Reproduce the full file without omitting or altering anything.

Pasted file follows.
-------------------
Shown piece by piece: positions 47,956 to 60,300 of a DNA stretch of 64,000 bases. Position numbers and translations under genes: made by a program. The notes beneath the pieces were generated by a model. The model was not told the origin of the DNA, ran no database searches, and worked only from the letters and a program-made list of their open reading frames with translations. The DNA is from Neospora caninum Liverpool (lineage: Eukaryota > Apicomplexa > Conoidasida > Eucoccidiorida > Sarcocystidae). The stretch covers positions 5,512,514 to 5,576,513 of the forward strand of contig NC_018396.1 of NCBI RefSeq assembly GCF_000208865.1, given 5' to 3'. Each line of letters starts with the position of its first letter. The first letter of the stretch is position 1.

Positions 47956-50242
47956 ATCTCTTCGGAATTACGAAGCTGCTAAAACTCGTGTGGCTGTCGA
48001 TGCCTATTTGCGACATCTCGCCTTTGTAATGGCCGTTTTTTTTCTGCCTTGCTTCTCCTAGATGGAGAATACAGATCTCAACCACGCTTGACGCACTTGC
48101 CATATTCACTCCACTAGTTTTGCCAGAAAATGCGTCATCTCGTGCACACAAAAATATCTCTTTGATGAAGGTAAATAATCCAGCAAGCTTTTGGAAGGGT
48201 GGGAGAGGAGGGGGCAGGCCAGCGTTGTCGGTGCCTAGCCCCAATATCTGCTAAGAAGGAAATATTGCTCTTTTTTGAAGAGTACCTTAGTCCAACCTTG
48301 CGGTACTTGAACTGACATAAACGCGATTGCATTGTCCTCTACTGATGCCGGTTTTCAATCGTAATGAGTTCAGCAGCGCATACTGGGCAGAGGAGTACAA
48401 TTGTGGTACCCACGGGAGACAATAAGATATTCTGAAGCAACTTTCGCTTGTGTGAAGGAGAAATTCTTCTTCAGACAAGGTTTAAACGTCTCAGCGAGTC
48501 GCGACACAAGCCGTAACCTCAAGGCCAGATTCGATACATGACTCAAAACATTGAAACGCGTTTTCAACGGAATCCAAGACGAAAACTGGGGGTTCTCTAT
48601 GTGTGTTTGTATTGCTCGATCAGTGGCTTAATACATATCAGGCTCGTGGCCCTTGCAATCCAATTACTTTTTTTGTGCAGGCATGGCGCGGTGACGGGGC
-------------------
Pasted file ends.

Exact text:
Shown piece by piece: positions 47,956 to 60,300 of a DNA stretch of 64,000 bases. Position numbers and translations under genes: made by a program. The notes beneath the pieces were generated by a model. The model was not told the origin of the DNA, ran no database searches, and worked only from the letters and a program-made list of their open reading frames with translations. The DNA is from Neospora caninum Liverpool (lineage: Eukaryota > Apicomplexa > Conoidasida > Eucoccidiorida > Sarcocystidae). The stretch covers positions 5,512,514 to 5,576,513 of the forward strand of contig NC_018396.1 of NCBI RefSeq assembly GCF_000208865.1, given 5' to 3'. Each line of letters starts with the position of its first letter. The first letter of the stretch is position 1.

Positions 47956-50242
47956 ATCTCTTCGGAATTACGAAGCTGCTAAAACTCGTGTGGCTGTCGA
48001 TGCCTATTTGCGACATCTCGCCTTTGTAATGGCCGTTTTTTTTCTGCCTTGCTTCTCCTAGATGGAGAATACAGATCTCAACCACGCTTGACGCACTTGC
48101 CATATTCACTCCACTAGTTTTGCCAGAAAATGCGTCATCTCGTGCACACAAAAATATCTCTTTGATGAAGGTAAATAATCCAGCAAGCTTTTGGAAGGGT
48201 GGGAGAGGAGGGGGCAGGCCAGCGTTGTCGGTGCCTAGCCCCAATATCTGCTAAGAAGGAAATATTGCTCTTTTTTGAAGAGTACCTTAGTCCAACCTTG
48301 CGGTACTTGAACTGACATAAACGCGATTGCATTGTCCTCTACTGATGCCGGTTTTCAATCGTAATGAGTTCAGCAGCGCATACTGGGCAGAGGAGTACAA
48401 TTGTGGTACCCACGGGAGACAATAAGATATTCTGAAGCAACTTTCGCTTGTGTGAAGGAGAAATTCTTCTTCAGACAAGGTTTAAACGTCTCAGCGAGTC
48501 GCGACACAAGCCGTAACCTCAAGGCCAGATTCGATACATGACTCAAAACATTGAAACGCGTTTTCAACGGAATCCAAGACGAAAACTGGGGGTTCTCTAT
48601 GTGTGTTTGTATTGCTCGATCAGTGGCTTAATACATATCAGGCTCGTGGCCCTTGCAATCCAATTACTTTTTTTGTGCAGGCATGGCGCGGTGACGGGGC